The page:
Limite (1931)

27 05 2008

Mario Peixoto’s first and only feature film has, through years of being bruised and battered, (both physically and critically) resurfaced with quite a bit of damage. Normally, I wouldn’t make a big deal about the quality of a film print but in this case, it is an unavoidable factor. At times, the nitrate decomposition takes up more screen space than the actual film itself. And yet, somehow, the non-ideal conditions do evoke a very bizarre atmosphere. Certainly, this was Peixoto’s intention from the start, but the state the film is in now lends it an oddly poetic tone.

A man and two women on a boat, drifts aimlessly in the ocean with the likelihood of death. All three characters recount how they got to their current state. The audience is shown sequences that may or may not have something leading up to narrative. A woman walks around in a desolate town, and runs her finger across a pair of scissors. A man goes to a graveyard and is greeted with an odd conversation, and then goes looking for a woman…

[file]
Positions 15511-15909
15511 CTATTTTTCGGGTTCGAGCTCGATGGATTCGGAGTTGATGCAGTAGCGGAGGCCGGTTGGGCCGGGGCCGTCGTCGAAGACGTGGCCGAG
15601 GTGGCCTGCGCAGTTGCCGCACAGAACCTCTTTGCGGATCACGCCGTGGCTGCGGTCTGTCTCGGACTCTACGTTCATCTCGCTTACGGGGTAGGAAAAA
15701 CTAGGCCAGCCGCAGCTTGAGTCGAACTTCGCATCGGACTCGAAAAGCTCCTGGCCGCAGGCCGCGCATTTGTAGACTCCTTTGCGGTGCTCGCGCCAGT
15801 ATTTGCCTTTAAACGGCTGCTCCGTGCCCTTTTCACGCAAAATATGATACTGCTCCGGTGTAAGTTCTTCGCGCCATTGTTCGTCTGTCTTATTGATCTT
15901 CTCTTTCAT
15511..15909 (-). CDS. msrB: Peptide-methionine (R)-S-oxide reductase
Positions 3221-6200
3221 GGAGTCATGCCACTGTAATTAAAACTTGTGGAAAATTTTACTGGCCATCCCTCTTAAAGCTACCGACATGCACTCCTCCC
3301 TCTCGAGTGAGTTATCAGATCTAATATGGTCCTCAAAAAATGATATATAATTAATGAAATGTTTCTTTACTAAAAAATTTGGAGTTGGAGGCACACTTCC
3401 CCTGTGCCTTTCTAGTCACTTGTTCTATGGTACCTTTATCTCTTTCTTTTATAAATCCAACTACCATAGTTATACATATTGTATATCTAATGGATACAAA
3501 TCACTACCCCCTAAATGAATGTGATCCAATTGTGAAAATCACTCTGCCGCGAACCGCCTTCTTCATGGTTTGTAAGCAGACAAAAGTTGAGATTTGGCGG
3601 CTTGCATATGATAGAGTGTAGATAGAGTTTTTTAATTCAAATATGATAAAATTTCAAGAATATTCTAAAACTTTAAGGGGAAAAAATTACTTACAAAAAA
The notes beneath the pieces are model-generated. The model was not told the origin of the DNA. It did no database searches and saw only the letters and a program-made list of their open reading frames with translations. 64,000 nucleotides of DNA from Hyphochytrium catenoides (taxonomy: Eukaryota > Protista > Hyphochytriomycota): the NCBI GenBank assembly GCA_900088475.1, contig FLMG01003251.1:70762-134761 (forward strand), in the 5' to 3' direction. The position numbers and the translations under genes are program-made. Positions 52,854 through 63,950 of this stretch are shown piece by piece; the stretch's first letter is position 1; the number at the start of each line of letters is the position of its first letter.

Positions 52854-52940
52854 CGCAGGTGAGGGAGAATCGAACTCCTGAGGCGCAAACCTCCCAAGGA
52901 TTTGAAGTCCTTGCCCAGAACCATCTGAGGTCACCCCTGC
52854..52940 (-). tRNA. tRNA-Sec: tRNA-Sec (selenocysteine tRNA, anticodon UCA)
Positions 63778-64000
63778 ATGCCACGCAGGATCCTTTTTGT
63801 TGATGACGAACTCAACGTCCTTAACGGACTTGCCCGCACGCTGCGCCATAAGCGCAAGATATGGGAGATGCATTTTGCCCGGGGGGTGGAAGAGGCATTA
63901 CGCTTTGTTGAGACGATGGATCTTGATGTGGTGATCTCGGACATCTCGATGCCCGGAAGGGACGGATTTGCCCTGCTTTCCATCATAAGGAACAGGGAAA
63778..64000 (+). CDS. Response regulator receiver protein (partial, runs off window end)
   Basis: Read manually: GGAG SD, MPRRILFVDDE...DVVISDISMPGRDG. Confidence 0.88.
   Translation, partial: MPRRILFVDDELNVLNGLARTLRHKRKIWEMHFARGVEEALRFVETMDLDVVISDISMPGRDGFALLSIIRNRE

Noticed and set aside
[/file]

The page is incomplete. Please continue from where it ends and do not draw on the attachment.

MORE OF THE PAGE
My retelling of the story is sketchy but that pretty much explains the appeal (at least to me) of the film: it is a series of undeniable images. Of course, this search has been explored to greater lengths with people like Werner Herzog, but Peixoto deserves plenty of credit for being one of the first. Similarly, the set up of the film is really quite wonderful and feels completely removed from even the more out-going cinema of the time. This makes Murnau’s Tabu look like a really standard film from the 30s. Though, Murnau’s film is more instantly captivating where as this takes sometime getting use to and even then, it drags. Oh boy, does it drag. The initial novelty of the film wears far too thin to carry it for 115 minutes but with that said, there’s a lot to appreciate here.